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World J Gastroenterol. 2010 April 21; 16(15): 1924–1927.
Published online 2010 April 21. doi:  10.3748/wjg.v16.i15.1924
PMCID: PMC2856836

Cystic fibrosis and Crohn’s disease: Successful treatment and long term remission with infliximab


The association of cystic fibrosis and Crohn’s disease (CD) is well known, but to date, there are very few cases in the literature of patients suffering from mucoviscidosis who have required treatment with infliximab. We report the case of a 23-year-old patient suffering from cystic fibrosis and severe CD treated successfully with infliximab without any infective complications or worsening of the pulmonary disease and with a long term (2 years) complete remission.

Keywords: Cystic fibrosis, Crohn’s disease, Infliximab


The association of cystic fibrosis (CF) and Crohn’s disease (CD) is well known, but, to date, there are very few cases in the literature of patients suffering from mucoviscidosis who have required treatment with infliximab.

CF is the most common life-threatening autosomal recessive disease in Caucasian children; it has an incidence of 1 case in every 2500 children born alive[1]. CF involves an anomalous function of the exocrine glands, caused by a mutation of a gene (cystic fibrosis transmembrane conductance regulator, CFTR) located on chromosome 7, which codes for a protein involved in ion transport through the cell membrane[1]. More than 1000 mutations of CFTR have been identified, the most common of which is ΔF 508, found in 50% of CF patients. Pulmonary complications are the most common causes of mortality, but the presenting symptoms are very often linked to gastrointestinal and pancreatic biliary diseases. These are mainly caused by the unusual viscosity of the secretions in hollow organs and in the ducts of solid organs[1].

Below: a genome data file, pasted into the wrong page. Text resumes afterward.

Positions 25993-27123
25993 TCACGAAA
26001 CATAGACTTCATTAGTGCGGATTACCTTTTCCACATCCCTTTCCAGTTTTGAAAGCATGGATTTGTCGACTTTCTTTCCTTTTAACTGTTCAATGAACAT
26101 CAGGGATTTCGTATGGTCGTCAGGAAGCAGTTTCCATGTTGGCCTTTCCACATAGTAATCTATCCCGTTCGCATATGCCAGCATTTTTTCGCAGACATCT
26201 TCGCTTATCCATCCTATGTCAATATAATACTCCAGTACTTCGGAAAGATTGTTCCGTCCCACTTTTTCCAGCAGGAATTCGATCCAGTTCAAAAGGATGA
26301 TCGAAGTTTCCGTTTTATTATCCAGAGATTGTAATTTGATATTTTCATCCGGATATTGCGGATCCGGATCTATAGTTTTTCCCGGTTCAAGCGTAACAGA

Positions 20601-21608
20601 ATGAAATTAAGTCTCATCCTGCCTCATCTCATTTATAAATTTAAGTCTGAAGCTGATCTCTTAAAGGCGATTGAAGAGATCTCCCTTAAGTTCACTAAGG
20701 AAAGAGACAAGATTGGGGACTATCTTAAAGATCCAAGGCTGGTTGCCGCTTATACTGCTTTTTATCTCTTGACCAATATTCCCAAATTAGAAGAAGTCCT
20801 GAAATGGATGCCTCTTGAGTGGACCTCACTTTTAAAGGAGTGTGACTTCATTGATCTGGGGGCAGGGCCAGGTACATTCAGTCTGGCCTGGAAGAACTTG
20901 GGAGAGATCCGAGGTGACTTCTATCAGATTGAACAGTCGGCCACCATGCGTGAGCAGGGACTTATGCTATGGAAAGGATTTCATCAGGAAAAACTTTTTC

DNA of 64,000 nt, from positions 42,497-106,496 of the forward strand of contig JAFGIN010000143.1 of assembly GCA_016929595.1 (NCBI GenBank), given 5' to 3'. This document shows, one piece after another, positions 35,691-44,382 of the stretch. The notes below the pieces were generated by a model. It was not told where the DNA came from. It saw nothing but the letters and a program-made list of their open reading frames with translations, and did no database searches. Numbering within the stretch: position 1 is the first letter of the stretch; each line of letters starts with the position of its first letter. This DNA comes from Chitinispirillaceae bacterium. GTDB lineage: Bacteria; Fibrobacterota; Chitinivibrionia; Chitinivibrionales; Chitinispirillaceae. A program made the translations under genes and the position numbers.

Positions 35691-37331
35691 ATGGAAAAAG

Meconium ileus, intussusception, appendicitis, rectal prolapse, gastro-esophageal reflux, CD and fibrosing colonopathy are the gastrointestinal diseases observed in patients suffering from CF[1,2].

CD is a chronic inflammatory bowel disease which may be localized throughout the gastrointestinal tract. The association between CD and CF is known; there are reports of a prevalence of CD in patients suffering from CF 17 times higher than in controls[3].